It had been a very long overland trip from Ibo island: more than 50 hours to reach Vilankulo by boat, chapa, and bus. Our entry into town did not go unnoticed: a little quarrel with the chapa guy was ended when the police intervened. The change from the quiet north is directly noticeable to us: Vilankulo is bigger, has the feel of a busy town, and sees many more foreigners. We get ourselves organized before exploring this charming town where, outside the main streets, people continue living in straw adobe huts. One of the first things to notice when you walk the beach: the islands just off the coast, and we have set our mind on visiting Bazaruto. Normally a destination for very luxurious resorts, the dive and snorkel operator offers a visit to the sand dunes of Bazaruto in between exploring the underwater world.
We sail off in a nice group, and even with the powerful engines of our speedboat, the ride to Benguerra Island takes some 45 minutes. One of the crew spot a dugong, and even though we see it up close, when we try to snorkel to it, it turns out to be much faster than we expected, resulting in a good morning workout. When we get to Benguerra Island, we get a briefing about the first dive, and this is also where we get our first glimpse of the sand dunes just across the channel between Benguerra and Bazaruto islands. After a good dive during which we see quite a few fish and coral near Two Mile Reef - but not the spectacular ones we secretly hoped for, we head to the southern tip of Bazaruto. A tent is quickly erected, but before we dig into our lunch, we head up the sand dunes that rise directly from the sea. Always trying to climb on the hardest patches of sand, the climb is a matter of ten minutes, and the reward is great.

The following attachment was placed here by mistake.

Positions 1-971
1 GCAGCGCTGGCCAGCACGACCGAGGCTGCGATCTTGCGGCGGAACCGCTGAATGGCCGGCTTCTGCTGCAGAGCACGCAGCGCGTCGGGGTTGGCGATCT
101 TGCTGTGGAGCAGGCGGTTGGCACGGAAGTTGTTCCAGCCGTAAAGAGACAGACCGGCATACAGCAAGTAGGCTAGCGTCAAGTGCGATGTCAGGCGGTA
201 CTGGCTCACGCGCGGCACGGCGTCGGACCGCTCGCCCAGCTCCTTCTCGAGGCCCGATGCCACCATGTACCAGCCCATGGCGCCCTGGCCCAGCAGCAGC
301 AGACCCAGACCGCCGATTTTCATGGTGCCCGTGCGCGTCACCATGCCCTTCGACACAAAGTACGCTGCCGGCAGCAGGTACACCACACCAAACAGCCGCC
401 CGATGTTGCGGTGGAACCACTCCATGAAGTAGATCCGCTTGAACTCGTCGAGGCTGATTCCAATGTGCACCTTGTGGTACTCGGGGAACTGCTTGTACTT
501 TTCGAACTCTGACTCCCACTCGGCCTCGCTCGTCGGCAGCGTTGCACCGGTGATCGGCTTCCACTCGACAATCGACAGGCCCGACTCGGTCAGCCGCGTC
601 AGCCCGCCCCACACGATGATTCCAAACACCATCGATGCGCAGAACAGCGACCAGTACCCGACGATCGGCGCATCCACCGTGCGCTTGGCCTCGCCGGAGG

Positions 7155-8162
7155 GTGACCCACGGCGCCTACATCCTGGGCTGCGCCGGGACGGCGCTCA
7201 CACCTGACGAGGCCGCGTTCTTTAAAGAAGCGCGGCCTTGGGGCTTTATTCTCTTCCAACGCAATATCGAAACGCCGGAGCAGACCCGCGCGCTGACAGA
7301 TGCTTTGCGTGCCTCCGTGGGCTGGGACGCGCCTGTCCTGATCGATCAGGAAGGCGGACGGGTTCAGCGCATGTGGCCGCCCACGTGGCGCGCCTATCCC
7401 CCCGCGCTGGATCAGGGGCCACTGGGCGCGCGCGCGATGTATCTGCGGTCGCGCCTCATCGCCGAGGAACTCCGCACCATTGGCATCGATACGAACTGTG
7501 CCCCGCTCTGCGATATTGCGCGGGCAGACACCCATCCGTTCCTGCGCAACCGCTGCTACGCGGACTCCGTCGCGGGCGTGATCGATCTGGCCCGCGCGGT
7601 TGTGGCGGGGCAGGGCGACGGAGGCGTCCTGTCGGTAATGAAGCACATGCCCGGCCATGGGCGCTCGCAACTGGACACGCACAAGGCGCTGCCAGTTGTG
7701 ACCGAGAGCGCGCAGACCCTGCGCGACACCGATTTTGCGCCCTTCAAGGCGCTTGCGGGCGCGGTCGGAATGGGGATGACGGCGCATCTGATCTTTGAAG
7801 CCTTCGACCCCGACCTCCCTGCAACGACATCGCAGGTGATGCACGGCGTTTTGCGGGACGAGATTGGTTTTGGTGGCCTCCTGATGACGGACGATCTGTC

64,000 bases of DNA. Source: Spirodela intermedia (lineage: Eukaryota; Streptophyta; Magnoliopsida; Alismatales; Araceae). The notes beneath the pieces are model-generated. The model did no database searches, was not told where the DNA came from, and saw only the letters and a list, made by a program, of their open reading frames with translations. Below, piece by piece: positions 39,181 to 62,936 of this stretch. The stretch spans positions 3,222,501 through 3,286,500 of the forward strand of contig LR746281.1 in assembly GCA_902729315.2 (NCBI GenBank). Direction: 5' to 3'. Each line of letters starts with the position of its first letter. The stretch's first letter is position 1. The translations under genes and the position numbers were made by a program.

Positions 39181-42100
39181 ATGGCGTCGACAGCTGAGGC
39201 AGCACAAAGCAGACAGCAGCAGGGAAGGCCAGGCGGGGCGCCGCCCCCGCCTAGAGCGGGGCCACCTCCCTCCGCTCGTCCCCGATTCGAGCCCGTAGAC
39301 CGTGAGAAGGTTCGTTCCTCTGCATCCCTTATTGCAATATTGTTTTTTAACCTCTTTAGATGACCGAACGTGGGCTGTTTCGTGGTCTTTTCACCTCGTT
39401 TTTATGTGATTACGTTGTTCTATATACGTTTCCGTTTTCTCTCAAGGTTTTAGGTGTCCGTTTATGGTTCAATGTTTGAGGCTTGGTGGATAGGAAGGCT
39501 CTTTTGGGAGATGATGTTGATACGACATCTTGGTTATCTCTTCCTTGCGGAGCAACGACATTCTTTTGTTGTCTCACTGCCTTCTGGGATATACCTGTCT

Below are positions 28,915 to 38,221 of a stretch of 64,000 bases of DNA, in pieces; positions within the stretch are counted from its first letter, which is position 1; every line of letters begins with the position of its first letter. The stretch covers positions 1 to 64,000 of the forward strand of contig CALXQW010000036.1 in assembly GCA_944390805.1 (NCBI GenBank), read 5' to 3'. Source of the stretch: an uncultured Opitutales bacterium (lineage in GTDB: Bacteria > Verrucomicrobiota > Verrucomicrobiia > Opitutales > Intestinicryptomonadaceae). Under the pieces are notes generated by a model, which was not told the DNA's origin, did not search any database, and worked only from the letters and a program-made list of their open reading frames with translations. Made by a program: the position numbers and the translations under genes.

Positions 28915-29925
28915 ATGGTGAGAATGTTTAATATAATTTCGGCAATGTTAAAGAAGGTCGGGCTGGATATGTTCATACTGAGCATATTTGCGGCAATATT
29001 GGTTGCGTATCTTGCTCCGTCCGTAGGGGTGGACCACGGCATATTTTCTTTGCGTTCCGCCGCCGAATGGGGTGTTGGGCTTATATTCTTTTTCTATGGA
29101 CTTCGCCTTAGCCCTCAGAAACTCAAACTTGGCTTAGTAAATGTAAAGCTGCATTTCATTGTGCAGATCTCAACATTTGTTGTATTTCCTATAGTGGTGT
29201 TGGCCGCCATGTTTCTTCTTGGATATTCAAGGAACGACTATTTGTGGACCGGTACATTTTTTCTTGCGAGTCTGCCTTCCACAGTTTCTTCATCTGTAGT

To our north, the island of Bazaruto stretches ahead of us. Palm trees, more dunes, and not a single house make the scenery look pristine. Off the coast, we see several sandbanks; with the rising tide, they are fast disappearing under a temporary layer of seawater. The colours of the Indian Ocean are light green and light blue with patches of white shining through. There is a temptation to just walk all the way to the north of the island, but our island time is limited to one hour, so after soaking in the views, we head down the sand towards the tent, grab a sandwich, and head out to Two Mile Reef again for another dive in the ocean we have just admired from above. When we leave the island, we see images sculpted out of the sand on the steep wall rising up from the beach. After our second dive, we have another short stop at Bazaruto; now, a dolphin and a dugong have been added to the sculpted figures. After a great day, sailing back to the mainland is a good way to unwind and get ready for a tasty dinner.
Personal travel impressions both in words and images from Bazaruto Island sand dunes (). Clicking on the pictures enlarges them and enables you to send the picture as a free e-card or download it for personal use, for instance, on your weblog. Or click on the map above to visit more places close to Bazaruto Island sand dunes.
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